These anonymous, or nondirected, donors account for the minority of all living kidney donors. University surgeons have performed nearly 3,800 kidney transplants from living donors—more than any other center in the world-since 1963. Only 49 of those have been nondirected, says UMMC transplant coordinator Cathy Garvey, R.N.
Good news for donors
The University recently released good news for directed and nondirected kidney donors alike. A large study led by nephrologist Hassan Ibrahim, M.D., suggests that there are no adverse long-term consequences of living kidney donation.
The study, published in the January 29 edition of the New England Journal of Medicine, found that kidney donors have survival and kidney disease rates similar to those of the general population. Their risk of kidney failure is actually slightly lower than the general U.S. population’s risk, and they generally score higher on quality of life measures.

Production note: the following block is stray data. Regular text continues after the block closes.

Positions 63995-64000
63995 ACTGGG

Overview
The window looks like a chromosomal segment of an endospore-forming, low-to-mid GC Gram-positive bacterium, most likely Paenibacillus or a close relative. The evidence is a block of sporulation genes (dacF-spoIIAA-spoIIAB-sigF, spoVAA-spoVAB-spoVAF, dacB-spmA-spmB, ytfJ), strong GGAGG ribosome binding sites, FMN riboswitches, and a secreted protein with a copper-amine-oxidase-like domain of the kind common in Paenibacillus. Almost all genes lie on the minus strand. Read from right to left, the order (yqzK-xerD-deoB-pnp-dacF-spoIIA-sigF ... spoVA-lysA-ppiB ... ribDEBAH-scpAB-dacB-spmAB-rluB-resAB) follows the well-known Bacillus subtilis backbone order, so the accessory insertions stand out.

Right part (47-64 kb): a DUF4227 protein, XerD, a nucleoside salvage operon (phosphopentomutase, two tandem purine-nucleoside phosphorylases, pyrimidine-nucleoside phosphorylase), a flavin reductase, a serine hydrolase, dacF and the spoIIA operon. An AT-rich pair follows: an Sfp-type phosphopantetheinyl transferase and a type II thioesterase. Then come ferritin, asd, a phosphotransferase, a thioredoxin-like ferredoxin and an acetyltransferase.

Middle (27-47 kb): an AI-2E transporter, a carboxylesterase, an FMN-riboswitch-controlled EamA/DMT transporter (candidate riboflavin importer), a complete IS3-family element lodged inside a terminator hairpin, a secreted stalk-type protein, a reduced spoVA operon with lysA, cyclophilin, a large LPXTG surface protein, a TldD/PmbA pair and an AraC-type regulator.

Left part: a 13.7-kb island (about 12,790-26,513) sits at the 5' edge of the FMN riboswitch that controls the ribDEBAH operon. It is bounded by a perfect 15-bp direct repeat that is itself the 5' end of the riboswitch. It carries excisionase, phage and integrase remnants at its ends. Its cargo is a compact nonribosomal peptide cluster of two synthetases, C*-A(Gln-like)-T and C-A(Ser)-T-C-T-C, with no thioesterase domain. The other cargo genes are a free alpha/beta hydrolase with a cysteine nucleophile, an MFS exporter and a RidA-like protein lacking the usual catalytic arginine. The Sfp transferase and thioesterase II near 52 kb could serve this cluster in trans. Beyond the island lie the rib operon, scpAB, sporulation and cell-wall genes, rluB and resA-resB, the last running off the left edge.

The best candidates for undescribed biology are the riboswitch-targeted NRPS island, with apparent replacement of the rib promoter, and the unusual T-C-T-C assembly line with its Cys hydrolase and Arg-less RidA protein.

Of four published studies on the long-term health effects of living kidney donation, three came out of the University. This study is the most in-depth evaluation of donors’ health and spans the greatest amount of time, tracking 3,404 of the 3,698 people who had donated a kidney at the University between 1963 and 2007. (Another 268 were documented as deceased, and the status of the remaining 26 people was unknown.)
“There are a lot of things in medicine that people think they know the answers to,” Ibrahim says. “This was one of those. We kind of knew it, but we didn’t have really solid proof for it. And now we have it.”